Today, many major lumber retail chains buy wood from sustainable forests and offer certified harvested wood to their customers. There are two international forest certification programs, both of which monitor and certify the harvesting and transportation of lumber. The Forest Stewardship Council (FSC) offers a control certification that monitors the trans­portation and purchase of lumber, giving consumers assurance that the wood was har­vested in sustainable forests and certified from stump to retail.6 The Sustainable Forestry Initiative (SFI) is another international program, which monitors the harvesting and trans­portation of sustainable lumber. Retailers pay a fee to receive certified woods and advertise to consumers that they have done so.7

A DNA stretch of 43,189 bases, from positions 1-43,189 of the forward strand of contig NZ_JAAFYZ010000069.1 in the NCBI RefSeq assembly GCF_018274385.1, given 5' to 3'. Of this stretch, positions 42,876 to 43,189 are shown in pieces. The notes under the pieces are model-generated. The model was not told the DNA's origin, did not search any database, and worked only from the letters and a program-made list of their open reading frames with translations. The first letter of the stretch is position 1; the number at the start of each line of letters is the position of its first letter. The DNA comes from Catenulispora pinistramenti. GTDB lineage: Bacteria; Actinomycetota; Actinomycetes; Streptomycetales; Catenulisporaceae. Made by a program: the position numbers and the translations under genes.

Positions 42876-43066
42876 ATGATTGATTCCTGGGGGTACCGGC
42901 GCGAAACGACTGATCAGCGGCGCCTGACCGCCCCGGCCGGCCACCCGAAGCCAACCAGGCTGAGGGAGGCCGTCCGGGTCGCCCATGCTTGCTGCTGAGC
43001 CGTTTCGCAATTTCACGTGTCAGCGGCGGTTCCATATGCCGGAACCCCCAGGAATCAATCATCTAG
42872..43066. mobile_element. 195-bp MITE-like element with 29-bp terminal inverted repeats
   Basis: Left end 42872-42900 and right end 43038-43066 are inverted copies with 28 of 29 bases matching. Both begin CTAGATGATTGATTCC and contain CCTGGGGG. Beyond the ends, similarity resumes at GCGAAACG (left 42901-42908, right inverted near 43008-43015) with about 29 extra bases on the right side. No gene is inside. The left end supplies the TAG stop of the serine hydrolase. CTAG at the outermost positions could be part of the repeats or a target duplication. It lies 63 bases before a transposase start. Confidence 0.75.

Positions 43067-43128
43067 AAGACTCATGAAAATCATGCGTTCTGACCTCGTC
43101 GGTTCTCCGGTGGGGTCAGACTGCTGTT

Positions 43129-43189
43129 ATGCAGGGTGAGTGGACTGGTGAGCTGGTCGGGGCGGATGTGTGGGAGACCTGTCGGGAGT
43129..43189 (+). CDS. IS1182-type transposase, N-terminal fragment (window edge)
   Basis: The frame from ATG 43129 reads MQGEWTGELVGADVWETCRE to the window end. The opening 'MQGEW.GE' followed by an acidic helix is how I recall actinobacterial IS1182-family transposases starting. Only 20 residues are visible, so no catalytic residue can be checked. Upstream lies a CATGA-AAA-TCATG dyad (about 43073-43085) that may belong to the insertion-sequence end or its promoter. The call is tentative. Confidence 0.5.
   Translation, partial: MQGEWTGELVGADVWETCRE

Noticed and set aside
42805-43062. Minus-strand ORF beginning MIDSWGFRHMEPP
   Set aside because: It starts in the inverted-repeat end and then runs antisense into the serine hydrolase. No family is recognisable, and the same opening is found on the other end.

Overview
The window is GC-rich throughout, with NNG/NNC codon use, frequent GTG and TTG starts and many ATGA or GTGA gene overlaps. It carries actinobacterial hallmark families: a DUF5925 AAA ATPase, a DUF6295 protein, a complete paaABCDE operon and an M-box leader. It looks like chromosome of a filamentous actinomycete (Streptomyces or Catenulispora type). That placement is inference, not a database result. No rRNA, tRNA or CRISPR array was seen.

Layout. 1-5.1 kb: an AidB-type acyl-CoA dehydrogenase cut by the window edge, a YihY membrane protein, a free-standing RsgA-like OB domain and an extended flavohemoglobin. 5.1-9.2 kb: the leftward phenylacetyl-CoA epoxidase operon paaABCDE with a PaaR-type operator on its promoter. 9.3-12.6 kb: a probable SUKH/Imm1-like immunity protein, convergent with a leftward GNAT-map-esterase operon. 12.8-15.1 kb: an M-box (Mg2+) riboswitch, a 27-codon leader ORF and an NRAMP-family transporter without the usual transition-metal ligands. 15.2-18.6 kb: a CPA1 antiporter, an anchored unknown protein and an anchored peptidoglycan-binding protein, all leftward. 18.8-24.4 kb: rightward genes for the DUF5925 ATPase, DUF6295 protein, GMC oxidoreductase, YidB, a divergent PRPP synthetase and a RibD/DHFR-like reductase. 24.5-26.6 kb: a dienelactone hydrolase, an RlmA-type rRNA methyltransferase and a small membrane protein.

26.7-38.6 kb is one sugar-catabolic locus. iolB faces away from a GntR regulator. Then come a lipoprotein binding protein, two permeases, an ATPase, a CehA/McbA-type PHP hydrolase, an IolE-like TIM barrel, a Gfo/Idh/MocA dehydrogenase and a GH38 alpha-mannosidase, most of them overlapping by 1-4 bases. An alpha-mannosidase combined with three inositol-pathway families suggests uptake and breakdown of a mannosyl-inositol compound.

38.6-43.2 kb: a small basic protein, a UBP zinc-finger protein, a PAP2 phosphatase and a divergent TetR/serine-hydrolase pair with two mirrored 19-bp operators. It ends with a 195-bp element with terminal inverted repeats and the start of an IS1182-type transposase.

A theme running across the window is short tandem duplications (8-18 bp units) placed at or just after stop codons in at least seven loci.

Since 2003, Brazil no longer exports mahogany wood species, as mandated by its gov­ernment. Up to that time, Brazil exported 30 percent of the world’s supply of South American mahogany woods, which, along with Cuban mahogany, is considered to be the highest-quality mahogany in the world. In response, many retailers and production factories have secured woods with grain and color characteristics similar to those of Brazilian mahog­any, such as sapele.

Many ready-made cabinets are fabricated with a thin wood veneer, covering a substrate of wood shavings pressed together with glue, which can emit formaldehyde gases for years. Consider cabinets made from solid wood, such as a hard pine cut from sustainable forests, or materials that are not endangered or in limited supply. Regenerative bamboo grows quickly, yet is comparable in strength to red oak wood. Choose stains and finishes that contain no volatile organic compounds.